In its prime, radio was the dominant medium for music discovery – both new hits and back catalog. Today, radio exists in a sea of options and online alternatives for music enjoyment.
For many people, radio is no longer the primary source for listening to music. Indeed, radio’s most frequent listeners are 20% to 30% less valuable to the music industry (in terms of per capita expenditures) than less frequent listeners.
“RATHER THAN RESIST THE DIGITAL AGE, RADIO MUST EITHER RIDE THE DIGITAL WAVE OR HAVE IT CRASH ON TOP OF THEM.”
We urge radio to adapt to the new digital reality because the global music ecosystem is better off with a vibrant, innovative broadcast radio industry.
But time is running out for broadcasters to change the way they do business.
New “CLASSICS” act is one of several before the 115th Congress seeking to fix laws hurting music creators
The music industry is on the road to recovery. Dramatic revenue declines, which plagued the business for more than a decade, have begun to turn around, driven by streaming and other digital formats. This development has been hard fought and is the result of a concerted multi-year industry effort to embrace new monetization opportunities. This road to recovery, however, is long and our journey is far from complete. Revenues are still significantly below the industry’s peak, and our public policy is far from where it should be.
In Washington, D.C., we have been working with the entire music industry, service providers and lawmakers on both sides of the aisle to reform public policy and fix antiquated laws that harm America’s music creators.
This effort is starting to bear fruit. Several bills have been introduced in the 115th Congress that seek to fix problems with the way our laws treat music creators. We hope that these bills are emblematic of a positive change in the policy environment. Each bill is a step along the way, fitting into a larger vision of reform to repair our laws’ historical mistreatment of music creators.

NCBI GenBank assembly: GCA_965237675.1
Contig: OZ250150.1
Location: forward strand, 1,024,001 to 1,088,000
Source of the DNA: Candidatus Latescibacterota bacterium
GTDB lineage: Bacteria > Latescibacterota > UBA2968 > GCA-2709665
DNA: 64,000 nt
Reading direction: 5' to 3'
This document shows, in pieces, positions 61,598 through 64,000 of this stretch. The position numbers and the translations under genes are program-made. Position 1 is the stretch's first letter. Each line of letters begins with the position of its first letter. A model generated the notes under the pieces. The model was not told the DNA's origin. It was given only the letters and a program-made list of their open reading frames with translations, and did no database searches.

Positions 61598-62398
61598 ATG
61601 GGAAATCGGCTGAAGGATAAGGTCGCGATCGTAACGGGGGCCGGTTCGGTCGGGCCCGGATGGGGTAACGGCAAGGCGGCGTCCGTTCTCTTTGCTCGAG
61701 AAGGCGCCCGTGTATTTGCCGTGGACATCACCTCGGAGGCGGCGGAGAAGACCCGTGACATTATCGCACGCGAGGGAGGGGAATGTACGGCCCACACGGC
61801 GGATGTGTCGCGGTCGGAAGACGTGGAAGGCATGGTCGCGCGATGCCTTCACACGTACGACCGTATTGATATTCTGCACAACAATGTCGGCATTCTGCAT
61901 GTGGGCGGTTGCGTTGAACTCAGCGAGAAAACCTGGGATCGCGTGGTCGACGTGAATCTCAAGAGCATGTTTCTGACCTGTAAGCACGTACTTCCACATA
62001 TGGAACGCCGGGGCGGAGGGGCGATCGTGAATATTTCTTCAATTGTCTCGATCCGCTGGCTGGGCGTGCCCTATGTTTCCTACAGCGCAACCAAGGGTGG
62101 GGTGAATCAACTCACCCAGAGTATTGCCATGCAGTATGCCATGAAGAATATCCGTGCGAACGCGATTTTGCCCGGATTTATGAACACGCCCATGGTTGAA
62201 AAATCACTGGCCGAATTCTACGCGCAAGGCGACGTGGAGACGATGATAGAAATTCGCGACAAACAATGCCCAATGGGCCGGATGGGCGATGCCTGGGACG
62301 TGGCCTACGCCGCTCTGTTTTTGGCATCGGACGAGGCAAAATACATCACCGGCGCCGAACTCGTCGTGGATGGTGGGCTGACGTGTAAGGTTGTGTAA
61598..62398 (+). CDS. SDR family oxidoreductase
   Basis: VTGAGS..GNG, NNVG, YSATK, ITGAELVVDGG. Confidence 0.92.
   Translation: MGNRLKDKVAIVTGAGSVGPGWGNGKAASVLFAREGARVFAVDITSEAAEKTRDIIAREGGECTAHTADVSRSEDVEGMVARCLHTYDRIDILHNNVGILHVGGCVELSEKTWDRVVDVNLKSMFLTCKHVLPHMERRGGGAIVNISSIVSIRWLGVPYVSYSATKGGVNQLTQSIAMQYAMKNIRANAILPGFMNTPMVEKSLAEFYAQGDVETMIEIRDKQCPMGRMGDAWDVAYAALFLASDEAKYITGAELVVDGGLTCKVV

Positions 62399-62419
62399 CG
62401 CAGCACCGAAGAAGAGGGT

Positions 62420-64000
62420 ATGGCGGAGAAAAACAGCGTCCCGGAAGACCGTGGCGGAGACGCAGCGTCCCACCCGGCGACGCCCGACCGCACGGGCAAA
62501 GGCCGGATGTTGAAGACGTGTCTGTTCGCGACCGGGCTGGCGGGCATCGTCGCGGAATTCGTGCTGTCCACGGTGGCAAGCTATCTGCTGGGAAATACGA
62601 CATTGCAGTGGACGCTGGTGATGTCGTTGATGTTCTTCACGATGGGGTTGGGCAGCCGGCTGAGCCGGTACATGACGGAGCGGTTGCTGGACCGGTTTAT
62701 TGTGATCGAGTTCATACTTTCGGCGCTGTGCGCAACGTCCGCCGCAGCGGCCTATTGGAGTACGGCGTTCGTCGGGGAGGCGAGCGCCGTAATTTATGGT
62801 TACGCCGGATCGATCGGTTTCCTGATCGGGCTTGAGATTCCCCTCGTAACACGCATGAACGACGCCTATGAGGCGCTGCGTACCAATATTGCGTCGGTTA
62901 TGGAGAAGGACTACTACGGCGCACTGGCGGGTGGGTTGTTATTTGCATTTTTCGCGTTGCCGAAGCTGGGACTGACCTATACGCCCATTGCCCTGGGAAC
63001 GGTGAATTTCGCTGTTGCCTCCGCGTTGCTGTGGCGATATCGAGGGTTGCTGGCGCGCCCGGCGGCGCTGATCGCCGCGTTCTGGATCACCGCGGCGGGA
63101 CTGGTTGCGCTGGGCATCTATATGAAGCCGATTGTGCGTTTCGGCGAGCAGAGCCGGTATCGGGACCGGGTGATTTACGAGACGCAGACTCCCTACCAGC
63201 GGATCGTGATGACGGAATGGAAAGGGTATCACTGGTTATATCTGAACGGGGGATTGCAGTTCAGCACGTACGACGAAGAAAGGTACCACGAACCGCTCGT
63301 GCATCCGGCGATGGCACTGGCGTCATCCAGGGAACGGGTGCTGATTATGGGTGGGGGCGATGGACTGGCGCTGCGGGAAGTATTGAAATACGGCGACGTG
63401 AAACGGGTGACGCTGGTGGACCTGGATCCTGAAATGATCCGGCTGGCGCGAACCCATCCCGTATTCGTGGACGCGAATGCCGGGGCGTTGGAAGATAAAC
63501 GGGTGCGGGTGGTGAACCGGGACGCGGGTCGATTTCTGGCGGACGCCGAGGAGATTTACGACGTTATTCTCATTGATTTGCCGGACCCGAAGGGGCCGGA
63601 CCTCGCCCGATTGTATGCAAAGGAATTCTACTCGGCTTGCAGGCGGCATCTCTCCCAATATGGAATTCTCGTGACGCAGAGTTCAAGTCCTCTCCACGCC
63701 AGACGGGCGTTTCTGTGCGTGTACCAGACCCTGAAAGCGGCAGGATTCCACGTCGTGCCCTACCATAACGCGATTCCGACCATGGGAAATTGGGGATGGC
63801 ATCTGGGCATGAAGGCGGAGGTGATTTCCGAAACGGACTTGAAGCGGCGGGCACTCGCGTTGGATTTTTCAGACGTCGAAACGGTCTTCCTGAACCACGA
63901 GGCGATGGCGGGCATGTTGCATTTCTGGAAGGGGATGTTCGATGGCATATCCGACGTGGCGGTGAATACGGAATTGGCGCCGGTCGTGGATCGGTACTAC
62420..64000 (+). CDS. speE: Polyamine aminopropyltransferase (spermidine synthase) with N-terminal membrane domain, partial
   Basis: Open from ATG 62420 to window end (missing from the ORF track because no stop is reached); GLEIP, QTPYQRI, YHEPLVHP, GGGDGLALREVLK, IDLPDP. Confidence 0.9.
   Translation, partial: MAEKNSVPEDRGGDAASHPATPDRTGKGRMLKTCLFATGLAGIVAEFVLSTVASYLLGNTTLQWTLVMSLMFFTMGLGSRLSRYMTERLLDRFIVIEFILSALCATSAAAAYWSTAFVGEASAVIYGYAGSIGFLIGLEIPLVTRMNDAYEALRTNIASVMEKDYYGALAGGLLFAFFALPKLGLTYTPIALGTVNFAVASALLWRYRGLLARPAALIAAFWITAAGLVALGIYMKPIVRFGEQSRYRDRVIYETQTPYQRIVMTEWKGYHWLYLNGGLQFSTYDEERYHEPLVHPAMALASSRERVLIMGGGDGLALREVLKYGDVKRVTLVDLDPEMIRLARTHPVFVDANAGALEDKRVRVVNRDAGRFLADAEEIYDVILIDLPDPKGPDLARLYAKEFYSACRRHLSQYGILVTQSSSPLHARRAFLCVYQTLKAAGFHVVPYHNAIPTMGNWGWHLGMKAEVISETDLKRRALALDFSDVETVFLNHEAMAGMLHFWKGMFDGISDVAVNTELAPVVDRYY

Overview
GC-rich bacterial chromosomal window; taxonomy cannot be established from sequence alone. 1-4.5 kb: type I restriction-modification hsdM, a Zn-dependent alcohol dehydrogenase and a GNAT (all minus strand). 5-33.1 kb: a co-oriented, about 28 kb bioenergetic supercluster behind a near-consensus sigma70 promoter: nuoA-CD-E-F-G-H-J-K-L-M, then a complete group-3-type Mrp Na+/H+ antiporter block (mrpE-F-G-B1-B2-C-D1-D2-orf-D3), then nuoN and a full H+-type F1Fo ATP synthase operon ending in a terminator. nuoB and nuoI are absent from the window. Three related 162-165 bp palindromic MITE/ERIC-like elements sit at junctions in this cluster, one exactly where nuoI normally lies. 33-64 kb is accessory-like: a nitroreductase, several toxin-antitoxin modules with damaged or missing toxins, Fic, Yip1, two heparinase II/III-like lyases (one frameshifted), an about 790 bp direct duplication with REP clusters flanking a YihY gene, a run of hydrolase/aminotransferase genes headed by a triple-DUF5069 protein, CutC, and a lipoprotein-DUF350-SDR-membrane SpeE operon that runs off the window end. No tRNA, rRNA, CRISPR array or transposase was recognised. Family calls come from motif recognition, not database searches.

[Editor Charlie sez: This is why audits are important.]
In 2015, SoundExchange filed suit against Muzak, a wholly-owned subsidiary of Canada’s Mood Media Corporation, for underpayment. The lawsuit arose from Mood Media’s attempt to acquire new music services and pay for the use of sound recordings on these services at grandfathered, below market rates which were intended for a very limited set of companies. On April 25, 2017, the D.C. Circuit ruled in favor of SoundExchange.
Commenting on the ruling, SoundExchange President and CEO Michael Huppe said:
“On behalf of music creators, we are gratified by the D.C. Circuit’s ruling in our favor today. This important decision rejects Muzak’s effort to expand its limited grandfathered eligibility for below-market rates. As the Court properly recognized, Muzak’s position ‘threatens the very purpose of the [Digital Millennium Copyright] Act.’ Looking ahead, the decision will help SoundExchange continue its efforts to ensure that recording artists and rights owners receive proper compensation when their creative work is used.”
Technical background on the case
The passage of the Digital Millennium Copyright Act of 1998 (DMCA) set forth under the law that most subscription services (e.g. those services that deliver music content to cable and satellite television providers) would have their statutory rates set by a fair market value standard (i.e. willing buyer, willing seller). When the DMCA was passed, a small handful of “pre-existing” services, including Muzak and their provision of music to Dish Network, were grandfathered into an outdated standard for setting royalty rates – a standard that frequently results in artists and labels being paid less than a fair rate.
In 2011, Muzak was purchased by Mood Media who, in turn, also purchased DMX, a Texas-based company that also provided music for cable and satellite television networks, including DirecTV. DMX had previously been licensing music under the regular fair market standard. In 2014, Mood Media moved DMX’s cable and satellite music service contracts (including DirecTV) to Muzak, thereby converting a large part of DMX’s former business into a faux “pre-existing” service and dramatically slashing what it paid for the use of the music it was providing.